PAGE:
Whenever I go to conferences or other authors' events and signings (virtual or brick-and-mortar), I'm always looking for ideas and trying to gage what works and what doesn't. At this year's Malice Domestic, I had a lively post-conference conversation with new Poisoned Pen Press author Rachel Brady (her debut mystery Final Approach will be out October 2009) about different promo approaches we saw during the convention.
One of the things I always do is check out the "giveaway" table and pick up bookmarks, chapbooks, flyers, pens, calendars, sticky-note pads . . . whatever authors provide in the way of promotion to readers. I like bookmarks (they're pretty cost-efficient) as does Rachel, but when it came to trying to remember (without peeking), which ones grabbed our attention, the only ones that we recalled were those that were a little different: a bauble hanging from one end, for instance, or a different sort of design.
The other interesting promotional opportunity that the conference provided was the "Malice-Go-Round" in which attendees sit at tables (anywhere from one or two to seven or eight per table) and authors who had a book come out in the year preceding the conference moved from table to table having, at most, 90 seconds to "pitch" their books to the attendees. Authors moved in groups of two or three in an orderly way through the 20 tables. Yes, that's TWENTY tables, TWENTY times to do a pitch and connect with readers. Needless to say, I collected a ton of bookmarks, postcards, and some candy.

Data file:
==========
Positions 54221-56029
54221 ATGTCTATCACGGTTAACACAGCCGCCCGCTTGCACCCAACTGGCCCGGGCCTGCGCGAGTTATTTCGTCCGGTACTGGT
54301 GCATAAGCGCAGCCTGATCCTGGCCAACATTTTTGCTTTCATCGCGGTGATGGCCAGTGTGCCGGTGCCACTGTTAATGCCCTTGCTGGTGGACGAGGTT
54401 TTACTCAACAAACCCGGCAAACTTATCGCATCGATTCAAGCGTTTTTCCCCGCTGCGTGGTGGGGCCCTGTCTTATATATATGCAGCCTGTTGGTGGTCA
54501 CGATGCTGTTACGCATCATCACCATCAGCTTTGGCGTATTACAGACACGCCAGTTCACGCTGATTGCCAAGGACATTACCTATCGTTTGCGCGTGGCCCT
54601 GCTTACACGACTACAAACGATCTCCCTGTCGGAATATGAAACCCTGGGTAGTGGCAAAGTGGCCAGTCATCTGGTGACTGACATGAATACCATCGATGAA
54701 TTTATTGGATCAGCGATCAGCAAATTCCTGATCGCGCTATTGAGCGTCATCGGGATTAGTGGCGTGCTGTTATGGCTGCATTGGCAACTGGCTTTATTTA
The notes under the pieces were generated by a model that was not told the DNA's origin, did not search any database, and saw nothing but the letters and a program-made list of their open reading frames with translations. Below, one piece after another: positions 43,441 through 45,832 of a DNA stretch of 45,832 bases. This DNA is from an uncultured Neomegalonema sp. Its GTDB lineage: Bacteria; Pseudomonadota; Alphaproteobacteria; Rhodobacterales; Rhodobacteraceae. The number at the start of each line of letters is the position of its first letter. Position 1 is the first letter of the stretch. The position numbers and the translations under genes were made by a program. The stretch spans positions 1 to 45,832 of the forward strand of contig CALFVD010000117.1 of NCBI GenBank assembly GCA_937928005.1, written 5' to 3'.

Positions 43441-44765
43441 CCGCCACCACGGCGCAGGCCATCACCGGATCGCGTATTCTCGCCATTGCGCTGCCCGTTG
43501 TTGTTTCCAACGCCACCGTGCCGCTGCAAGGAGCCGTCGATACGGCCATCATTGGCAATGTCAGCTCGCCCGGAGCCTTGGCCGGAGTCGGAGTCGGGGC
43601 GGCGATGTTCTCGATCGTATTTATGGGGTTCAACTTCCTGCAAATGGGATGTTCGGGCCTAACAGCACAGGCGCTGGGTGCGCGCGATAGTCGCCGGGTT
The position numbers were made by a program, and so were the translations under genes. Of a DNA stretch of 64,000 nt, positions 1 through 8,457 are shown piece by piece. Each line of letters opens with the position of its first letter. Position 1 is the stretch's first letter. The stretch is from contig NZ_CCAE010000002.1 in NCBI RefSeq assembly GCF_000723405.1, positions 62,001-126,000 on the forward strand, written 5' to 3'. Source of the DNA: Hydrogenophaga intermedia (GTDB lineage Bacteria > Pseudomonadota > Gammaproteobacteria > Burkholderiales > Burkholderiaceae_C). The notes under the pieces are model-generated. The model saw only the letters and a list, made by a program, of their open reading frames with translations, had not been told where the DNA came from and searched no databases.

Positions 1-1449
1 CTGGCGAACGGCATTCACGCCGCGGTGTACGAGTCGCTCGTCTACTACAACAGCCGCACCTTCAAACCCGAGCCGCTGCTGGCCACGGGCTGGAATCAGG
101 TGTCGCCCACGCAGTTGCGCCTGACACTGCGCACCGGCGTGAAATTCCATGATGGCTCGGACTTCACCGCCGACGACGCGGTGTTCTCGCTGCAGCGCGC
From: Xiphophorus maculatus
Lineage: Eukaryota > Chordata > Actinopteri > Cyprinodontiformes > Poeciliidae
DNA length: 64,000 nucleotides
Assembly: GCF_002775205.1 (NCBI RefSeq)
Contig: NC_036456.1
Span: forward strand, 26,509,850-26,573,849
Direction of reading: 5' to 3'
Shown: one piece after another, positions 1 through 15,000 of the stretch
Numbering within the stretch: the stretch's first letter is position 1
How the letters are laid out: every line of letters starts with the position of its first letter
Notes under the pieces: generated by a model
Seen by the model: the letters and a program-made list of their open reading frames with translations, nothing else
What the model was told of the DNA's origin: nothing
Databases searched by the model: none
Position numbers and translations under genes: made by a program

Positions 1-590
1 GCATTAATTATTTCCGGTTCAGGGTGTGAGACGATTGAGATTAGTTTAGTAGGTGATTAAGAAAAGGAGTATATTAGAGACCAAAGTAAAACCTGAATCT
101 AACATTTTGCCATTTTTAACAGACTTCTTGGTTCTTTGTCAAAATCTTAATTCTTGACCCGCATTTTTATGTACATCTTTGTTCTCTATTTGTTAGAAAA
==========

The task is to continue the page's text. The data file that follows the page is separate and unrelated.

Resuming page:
When Rachel asked me what stood out for me during this event, I responded promptly: "Chocolate!" But, when pressed, I admitted that I couldn't remember which authors provided the chocolate treats... After talking about it some, Rachel and I agreed that the authors we could still recall in a positive way, three day later, were those who made an effort to "see" us as individuals, not just possible buyers of their books. And, you can tell, believe me, when someone is so focused on pitching and getting you to GO TO THE BOOKROOM AND BUY THEIR BOOK that they don't "see" you. The other quality that played out positively were those authors that were simply themselves ... and here again, it's a gut feeling thing as to whether someone is donning an "author persona" or not, but particularly in situations like this where a bazillion authors are flowing past in rapid-fire order, "gut feeling" can count for a lot.
So, three promo tidbits I took away from the giveaway tables and the Malice-Go-Round:
- Be yourself.
- Engage readers as people, not just potential buyers.
- Provide the little "something different" in a promo piece that will set you aside from the rest.
- Finally, chocolate alone isn't a sure-fire way to impress yourself on readers' long-term memories (alas).